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Could someone please explain me how to write a While loop in NASAM assembly language , example which registers are involved what mov operations are needed and how the counter is kept, i'm trying to grasp assembly but it's a little tricky at the begining...

Thanks Guys

Btw : I'm trying to learn this language for a course i'm taking

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NASM is not a language, it's a program, an assembler. – Alexey Frunze Oct 16 '12 at 15:32
Right. Nasm is an assembler... and it has its own Forum - If I answer the question here, they'll just close it. :) – Frank Kotler Oct 16 '12 at 16:32

2 Answers 2

I guess you ask about x86 assembler? In assembler there is no while loop (maybe you can use special macros for that sometime, depends on the Assembler). You have to construct by your own. You can use assembler commands like

jne, jnz, je, jz, cmp, inc, dec

or some more special outdated command

jcxz, loop

for example:

mov ecx,255


dec ecx
jne loop

This example counts the value in the register ecx until 0 and then left the loop. Another example but which count above.

mov ecx,0


inc ecx
cmp ecx, 255
jne loop
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Alright Suppose if i wanted to make a hypothetical while loop that takes a # suppose 16 and divides it by two until the quotient is 0 i would need to perform a compare each time the number is divided by 2 , Also i assume " loop: " is a label and not a function correct ? – Shawn ricshawnawic Oct 16 '12 at 15:39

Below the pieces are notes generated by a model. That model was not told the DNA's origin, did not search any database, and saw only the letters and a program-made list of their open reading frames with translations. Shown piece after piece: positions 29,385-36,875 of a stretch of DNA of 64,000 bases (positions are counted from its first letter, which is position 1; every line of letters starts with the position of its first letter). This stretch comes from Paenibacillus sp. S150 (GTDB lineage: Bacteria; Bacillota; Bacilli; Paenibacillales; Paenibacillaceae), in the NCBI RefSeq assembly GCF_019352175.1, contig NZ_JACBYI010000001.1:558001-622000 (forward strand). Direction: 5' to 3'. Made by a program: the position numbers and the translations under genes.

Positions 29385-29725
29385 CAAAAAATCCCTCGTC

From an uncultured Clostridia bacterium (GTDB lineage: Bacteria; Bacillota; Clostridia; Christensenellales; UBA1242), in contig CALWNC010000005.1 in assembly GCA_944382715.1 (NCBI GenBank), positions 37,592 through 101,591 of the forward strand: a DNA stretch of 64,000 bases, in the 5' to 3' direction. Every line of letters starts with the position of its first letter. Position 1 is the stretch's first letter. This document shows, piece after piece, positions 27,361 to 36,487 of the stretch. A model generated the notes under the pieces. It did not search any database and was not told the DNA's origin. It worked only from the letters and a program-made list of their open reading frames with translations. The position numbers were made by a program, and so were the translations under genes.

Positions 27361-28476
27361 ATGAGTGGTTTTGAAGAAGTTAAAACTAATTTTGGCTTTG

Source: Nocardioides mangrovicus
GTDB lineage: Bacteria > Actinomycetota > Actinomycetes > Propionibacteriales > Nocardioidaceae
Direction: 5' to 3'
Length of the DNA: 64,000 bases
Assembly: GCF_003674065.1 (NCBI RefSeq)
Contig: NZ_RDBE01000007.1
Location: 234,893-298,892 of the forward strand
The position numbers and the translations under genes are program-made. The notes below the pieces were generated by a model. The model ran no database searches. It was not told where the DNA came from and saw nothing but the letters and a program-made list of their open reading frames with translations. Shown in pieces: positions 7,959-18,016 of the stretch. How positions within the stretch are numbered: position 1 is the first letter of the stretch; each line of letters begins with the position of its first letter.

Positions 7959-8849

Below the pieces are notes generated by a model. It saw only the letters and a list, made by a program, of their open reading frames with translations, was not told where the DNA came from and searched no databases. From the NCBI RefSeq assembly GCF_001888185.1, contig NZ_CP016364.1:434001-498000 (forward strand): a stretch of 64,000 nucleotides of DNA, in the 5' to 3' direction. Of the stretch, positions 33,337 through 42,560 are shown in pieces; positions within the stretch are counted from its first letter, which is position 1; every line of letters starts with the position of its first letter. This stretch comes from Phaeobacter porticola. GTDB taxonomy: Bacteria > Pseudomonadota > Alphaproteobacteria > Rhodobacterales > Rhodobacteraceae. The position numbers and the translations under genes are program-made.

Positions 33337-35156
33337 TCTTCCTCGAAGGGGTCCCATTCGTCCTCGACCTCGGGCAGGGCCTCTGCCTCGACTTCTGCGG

In this case you should simply initialize a register (maybe eax) with that number you want to divide by 2. In this special case you can use shift by one bit to the right (= equivalent to integer division by 2) and leave the loop if the number in eax is already 0. And yes you are right loop is a label. – David J Oct 16 '12 at 16:04

A loop needs a starting point (probably with a label for convenience), some stuff in the middle (the loop body), and an instruction to jump back to the start. The jump may be conditional to terminate the loop based on certain conditions, or there may be something in the loop body that explicitly terminates the loop by jumping somewhere else. There are no particular restrictions on what registers or memory locations or instructions you use, although, with some instruction sets (like x86 and x86-64) that have specific instructions that are designed to make writing loops easier, and may have some hardcoded dependencies on certain registers. However, again, there's also no requirement to actually use those.

Aside from that, your question is vague enough there isn't really much more to add, other than that the programmers reference manuals from the manufacturer of the CPU you're writing for (Intel, AMD, ......) are highly recommended references, and usually free to download.

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